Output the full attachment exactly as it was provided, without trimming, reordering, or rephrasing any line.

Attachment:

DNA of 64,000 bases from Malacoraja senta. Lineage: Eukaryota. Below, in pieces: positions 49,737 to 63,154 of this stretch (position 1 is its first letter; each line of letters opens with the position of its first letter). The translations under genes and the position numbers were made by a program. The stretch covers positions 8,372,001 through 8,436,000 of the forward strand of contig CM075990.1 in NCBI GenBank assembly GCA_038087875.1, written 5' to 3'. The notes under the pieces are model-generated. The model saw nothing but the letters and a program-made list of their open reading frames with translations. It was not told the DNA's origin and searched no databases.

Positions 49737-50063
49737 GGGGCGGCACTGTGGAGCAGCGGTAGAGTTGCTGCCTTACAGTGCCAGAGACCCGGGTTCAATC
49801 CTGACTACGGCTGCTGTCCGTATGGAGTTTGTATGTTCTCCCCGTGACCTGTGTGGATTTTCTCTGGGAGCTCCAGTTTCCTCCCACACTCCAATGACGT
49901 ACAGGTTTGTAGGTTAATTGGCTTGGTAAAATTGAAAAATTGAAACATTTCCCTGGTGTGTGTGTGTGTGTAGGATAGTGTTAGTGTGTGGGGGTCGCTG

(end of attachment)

DNA of 64,000 bases from Malacoraja senta. Lineage: Eukaryota. Below, in pieces: positions 49,737 to 63,154 of this stretch (position 1 is its first letter; each line of letters opens with the position of its first letter). The translations under genes and the position numbers were made by a program. The stretch covers positions 8,372,001 through 8,436,000 of the forward strand of contig CM075990.1 in NCBI GenBank assembly GCA_038087875.1, written 5' to 3'. The notes under the pieces are model-generated. The model saw nothing but the letters and a program-made list of their open reading frames with translations. It was not told the DNA's origin and searched no databases.

Positions 49737-50063
49737 GGGGCGGCACTGTGGAGCAGCGGTAGAGTTGCTGCCTTACAGTGCCAGAGACCCGGGTTCAATC
49801 CTGACTACGGCTGCTGTCCGTATGGAGTTTGTATGTTCTCCCCGTGACCTGTGTGGATTTTCTCTGGGAGCTCCAGTTTCCTCCCACACTCCAATGACGT
49901 ACAGGTTTGTAGGTTAATTGGCTTGGTAAAATTGAAAAATTGAAACATTTCCCTGGTGTGTGTGTGTGTGTAGGATAGTGTTAGTGTGTGGGGGTCGCTG